Rapper Aitch has said he is trying to fix the situation “pronto” after a mural of late Joy Division frontman Ian Curtis was painted over with an advert for his forthcoming debut album.
The wall painting on Port Street in his home city of Manchester’s Northern Quarter was unveiled in 2020 by street artist Akse P19.
Late on Tuesday, Aitch shared a photo on Twitter of the image being covered over with the visuals for Close To Home, which is due out on Friday.
The 22-year-old tweeted: “It’s come to light that the iconic Ian Curtis mural on Port Street has been painted over with my album artwork.
“This is the first time I’ve heard of this, me and my team are getting this fixed pronto. No way on earth would I want to disrespect a local hero like Ian.”
On Wednesday morning, the wall appeared to have been returned to a blank state.
Curtis fronted influential Salford post-punk band Joy Division for four years until 1980 when he took his own life, aged 23, on the eve of their first North American tour.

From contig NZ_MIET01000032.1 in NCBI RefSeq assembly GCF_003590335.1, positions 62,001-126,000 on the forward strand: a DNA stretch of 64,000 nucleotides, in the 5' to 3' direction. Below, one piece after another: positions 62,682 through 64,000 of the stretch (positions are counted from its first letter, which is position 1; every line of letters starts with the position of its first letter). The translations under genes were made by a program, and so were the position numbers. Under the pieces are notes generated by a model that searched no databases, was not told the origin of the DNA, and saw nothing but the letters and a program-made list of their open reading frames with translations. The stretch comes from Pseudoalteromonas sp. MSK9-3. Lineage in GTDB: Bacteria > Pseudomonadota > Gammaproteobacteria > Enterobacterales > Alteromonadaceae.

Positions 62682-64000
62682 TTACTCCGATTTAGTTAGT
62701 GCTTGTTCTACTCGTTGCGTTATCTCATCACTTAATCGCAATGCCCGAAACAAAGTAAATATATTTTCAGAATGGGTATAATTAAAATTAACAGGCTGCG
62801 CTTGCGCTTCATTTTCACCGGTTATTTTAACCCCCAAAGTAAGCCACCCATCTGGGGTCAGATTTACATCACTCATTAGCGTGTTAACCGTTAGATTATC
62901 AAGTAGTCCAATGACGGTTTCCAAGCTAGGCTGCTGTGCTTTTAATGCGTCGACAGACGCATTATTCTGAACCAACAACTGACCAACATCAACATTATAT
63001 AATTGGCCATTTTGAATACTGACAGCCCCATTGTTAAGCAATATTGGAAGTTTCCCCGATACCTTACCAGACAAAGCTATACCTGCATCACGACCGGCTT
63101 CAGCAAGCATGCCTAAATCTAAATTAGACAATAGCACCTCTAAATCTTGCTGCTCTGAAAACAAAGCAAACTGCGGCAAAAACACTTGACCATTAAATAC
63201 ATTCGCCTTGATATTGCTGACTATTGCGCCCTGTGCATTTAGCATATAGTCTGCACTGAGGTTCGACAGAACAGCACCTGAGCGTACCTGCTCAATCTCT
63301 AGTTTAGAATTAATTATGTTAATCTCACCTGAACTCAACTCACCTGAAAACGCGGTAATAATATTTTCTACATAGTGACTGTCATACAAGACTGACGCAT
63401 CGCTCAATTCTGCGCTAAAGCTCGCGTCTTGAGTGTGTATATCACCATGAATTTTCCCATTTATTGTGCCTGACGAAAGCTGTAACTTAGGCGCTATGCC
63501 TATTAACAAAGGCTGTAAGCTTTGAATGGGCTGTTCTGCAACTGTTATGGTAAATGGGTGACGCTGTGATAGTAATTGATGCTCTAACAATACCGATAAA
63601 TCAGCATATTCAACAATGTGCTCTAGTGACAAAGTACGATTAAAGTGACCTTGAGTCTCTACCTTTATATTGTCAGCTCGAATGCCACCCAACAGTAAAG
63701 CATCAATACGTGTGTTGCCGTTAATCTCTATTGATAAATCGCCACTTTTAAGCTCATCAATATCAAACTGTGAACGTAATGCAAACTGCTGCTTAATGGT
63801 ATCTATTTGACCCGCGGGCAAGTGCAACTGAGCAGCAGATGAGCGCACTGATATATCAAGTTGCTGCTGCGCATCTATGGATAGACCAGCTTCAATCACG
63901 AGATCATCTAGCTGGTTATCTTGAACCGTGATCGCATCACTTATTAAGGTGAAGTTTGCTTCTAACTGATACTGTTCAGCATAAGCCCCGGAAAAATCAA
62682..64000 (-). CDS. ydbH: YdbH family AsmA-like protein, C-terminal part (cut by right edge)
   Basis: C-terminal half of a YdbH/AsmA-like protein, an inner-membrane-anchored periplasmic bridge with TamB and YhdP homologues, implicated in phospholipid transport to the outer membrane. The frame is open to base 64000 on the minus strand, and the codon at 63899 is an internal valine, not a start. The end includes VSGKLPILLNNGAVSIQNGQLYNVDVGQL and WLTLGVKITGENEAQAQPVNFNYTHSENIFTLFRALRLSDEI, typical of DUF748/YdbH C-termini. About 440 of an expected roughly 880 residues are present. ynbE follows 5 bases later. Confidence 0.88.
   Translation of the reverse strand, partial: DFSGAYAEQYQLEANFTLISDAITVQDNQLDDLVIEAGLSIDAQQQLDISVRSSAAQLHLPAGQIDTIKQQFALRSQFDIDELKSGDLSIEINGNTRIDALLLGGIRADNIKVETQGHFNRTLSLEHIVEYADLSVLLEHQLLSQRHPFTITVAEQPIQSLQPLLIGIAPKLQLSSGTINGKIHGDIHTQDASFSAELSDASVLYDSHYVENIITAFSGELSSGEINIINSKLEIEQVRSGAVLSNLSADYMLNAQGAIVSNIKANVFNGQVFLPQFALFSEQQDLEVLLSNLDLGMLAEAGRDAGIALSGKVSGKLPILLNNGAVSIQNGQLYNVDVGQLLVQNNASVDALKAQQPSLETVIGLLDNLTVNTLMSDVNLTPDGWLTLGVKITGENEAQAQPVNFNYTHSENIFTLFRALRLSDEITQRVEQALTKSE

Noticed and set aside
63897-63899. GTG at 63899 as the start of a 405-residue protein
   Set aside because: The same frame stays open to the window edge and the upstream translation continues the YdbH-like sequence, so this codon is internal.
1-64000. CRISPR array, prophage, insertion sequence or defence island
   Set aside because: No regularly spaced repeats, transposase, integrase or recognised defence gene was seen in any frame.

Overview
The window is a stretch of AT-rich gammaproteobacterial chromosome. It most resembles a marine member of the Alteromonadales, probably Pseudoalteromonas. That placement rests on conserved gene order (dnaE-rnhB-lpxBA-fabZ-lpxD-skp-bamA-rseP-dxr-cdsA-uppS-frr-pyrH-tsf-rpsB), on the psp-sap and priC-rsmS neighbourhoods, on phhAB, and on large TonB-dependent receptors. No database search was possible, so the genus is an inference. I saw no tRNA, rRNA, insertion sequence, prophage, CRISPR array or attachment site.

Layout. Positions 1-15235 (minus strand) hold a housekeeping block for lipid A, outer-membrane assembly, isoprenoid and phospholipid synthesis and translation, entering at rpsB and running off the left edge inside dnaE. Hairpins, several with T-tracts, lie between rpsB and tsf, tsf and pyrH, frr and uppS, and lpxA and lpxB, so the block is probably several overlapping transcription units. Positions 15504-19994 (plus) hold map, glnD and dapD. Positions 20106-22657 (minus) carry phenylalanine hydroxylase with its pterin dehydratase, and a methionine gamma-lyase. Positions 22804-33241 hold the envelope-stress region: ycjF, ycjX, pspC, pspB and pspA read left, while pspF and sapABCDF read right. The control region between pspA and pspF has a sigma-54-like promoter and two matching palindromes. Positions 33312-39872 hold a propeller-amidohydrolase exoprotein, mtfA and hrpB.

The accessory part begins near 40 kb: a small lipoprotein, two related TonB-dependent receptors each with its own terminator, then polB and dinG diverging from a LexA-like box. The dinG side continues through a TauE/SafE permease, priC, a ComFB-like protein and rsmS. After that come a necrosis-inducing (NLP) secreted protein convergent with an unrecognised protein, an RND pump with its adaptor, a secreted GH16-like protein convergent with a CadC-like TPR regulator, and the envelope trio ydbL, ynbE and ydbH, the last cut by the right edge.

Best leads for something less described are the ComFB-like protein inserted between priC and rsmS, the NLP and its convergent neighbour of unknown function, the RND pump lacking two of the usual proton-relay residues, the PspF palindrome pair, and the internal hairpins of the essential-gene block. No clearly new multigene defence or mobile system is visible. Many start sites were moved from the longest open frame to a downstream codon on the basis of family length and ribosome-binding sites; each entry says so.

The quick response from Aitch, real name Harrison Armstrong, prompted a positive reaction from a number of famous Manchester artists.
Peter Hook, bassist in Joy Division and later in New Order, responded with thumbs up emoji and wrote: “Thank you @OfficialAitch great gesture.”
1990s electronic dance music group N-Trance and singer Rowetta from the Happy Mondays were also among those praising the move.
Greater Manchester Mayor Andy Burnham tweeted: “Respect to @OfficialAitch for this. It should never have happened and he shouldn’t have been put in this position.
“Ian is a true icon of our city. He must be fully restored and left in his place for time in memoriam. Thanks to everyone for showing what Ian means to us.”
In May, former members of Joy Division gathered for a mental health panel in the Houses of Parliament to mark 42 years to the day since Curtis’s death.
Following his death, the band continued under the new name of New Order, eschewing their dark post-punk sound in favour of synths and electronic beats, and becoming a powerful commercial force.